As a CSM, I am constantly selling to my customers. I sell them on the value of our product, the customer experience that my company creates, and I sell myself as a partner they can lean on to achieve their goals. I get to be the magician who solves their problems, delights them with good news and helps them maximize their investment without having to ask them for much in return. Due to my relationship building style, I don’t come across as though I’m trying to sell my clients during these moments, so they generally trust me and my expertise without hesitation.
However, it’s also my responsibility to renew, expand and upsell these clients; this type of sale is not something I felt nearly as comfortable doing earlier in my career. I work in education technology and all of our client contracts expire and renew annually on the same date, so I focus on renewing all of my clients during one quarter near the start of the school year. This means I have to hit my most of my renewal and expansion goals for the year in one quarter as well, and I sometimes have to sell a client who hasn’t fully bought in or discovered the value of our product yet to achieve my sales targets.
It was always difficult for me to pitch a client that wasn’t quite ready because it seemed like my sales goals came before the clients’ needs and my recommendations didn’t feel authentic, which in turn made me feel like I was losing their trust. I disliked the idea of a client thinking I had ulterior motives outside of their success. I never felt genuine in these moments because it didn’t align with my style as a CSM. Thus, I dreaded renewal season. This all changed for me when I started selling by storytelling.
Every time I needed to pitch a client on an upsell or expansion that didn’t feel authentic to me, instead of pitching them, I told them a story. As a CSM, I know about how other customers use our product and the value they derive from it. So, I told my clients about the success stories that I had seen with my other clients. I told teachers about how other teachers at nearby schools had saved time grading, improved student outcomes and impressed their administrators through the use of our product. I told principals about administrators who had similar instructional goals and achieved those goals while also saving their schools money. I brought it up organically in conversation and painted a vision that my clients could get excited about without making them feel as though I expected anything from them.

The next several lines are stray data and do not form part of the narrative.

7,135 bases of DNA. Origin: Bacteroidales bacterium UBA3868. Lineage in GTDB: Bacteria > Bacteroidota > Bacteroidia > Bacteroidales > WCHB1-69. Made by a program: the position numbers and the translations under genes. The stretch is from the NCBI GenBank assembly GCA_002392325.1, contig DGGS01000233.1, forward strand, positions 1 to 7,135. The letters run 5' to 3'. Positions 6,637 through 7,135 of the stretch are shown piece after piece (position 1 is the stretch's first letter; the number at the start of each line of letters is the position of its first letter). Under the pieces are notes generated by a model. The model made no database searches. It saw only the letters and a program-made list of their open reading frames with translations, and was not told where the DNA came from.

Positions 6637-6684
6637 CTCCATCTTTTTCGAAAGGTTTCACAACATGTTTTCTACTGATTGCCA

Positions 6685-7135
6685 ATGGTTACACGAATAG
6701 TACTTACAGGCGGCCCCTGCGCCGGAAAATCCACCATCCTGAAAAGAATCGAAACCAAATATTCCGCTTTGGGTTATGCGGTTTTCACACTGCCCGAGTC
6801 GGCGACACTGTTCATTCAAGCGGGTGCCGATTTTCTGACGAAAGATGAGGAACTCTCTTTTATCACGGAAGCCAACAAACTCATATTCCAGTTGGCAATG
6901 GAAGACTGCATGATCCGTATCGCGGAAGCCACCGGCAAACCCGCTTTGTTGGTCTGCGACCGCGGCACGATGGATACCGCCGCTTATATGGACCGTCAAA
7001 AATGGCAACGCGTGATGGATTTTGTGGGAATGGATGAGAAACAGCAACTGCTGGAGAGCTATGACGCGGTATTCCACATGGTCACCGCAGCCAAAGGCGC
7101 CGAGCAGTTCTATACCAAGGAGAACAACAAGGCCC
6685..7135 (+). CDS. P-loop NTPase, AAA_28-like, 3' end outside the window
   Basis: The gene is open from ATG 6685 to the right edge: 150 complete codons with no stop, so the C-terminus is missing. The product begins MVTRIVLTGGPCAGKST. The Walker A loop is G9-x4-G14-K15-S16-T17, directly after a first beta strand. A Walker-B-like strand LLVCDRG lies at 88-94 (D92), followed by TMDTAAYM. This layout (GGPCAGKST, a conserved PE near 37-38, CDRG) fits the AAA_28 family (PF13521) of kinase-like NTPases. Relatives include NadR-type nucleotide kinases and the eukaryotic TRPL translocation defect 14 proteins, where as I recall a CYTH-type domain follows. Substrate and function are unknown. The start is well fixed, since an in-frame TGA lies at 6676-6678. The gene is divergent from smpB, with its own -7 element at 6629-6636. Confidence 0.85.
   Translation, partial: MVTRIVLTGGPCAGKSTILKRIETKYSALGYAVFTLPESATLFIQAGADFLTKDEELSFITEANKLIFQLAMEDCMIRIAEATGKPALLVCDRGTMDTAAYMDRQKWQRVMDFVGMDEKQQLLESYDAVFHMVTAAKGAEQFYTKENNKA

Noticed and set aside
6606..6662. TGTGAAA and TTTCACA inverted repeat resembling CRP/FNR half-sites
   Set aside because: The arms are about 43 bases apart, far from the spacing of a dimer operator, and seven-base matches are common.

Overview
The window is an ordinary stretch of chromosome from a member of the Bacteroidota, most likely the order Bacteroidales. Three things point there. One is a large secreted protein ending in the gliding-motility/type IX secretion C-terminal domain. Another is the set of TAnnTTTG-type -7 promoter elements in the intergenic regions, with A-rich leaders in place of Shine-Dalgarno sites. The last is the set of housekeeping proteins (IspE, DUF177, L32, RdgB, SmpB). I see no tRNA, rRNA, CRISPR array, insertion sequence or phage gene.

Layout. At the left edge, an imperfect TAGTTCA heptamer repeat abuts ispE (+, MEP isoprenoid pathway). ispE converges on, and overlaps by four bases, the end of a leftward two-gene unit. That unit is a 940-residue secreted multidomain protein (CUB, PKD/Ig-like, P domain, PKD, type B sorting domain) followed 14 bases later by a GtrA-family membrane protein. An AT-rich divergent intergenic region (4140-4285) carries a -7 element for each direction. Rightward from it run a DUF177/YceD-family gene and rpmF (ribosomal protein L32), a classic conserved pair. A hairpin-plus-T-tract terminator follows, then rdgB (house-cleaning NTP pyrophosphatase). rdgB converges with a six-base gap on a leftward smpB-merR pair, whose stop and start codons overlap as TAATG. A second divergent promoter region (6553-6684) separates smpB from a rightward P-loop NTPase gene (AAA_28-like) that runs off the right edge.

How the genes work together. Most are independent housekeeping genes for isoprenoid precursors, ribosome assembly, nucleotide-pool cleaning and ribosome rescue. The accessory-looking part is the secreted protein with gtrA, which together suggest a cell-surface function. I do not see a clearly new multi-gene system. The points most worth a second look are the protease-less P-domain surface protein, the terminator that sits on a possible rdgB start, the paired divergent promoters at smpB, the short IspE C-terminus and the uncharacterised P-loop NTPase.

Clients would ask me how I could make something like this work for them and was then able to provide an authentic recommendation for them. I didn’t have to upsell them because they would ask me instead. If my story didn’t convince them on an upsell in that moment, it was okay because my client still got value out of that interaction. They learned about how other people used our product and saw success so they could get creative with their own implementation and their trust in me grew because they still saw me as a superhero who was there to support them. Often, they would circle back to that story later in their customer journey when they were ready to take that step.
I was able to continue to build trust in my relationships, support my clients’ needs make the sale more authentic for myself by using this technique. I no longer dread upselling and expanding clients because I can achieve my goals and my clients can achieve theirs too; I don’t have to pick one or the other. A great client/CSM partnership is one where everybody wins.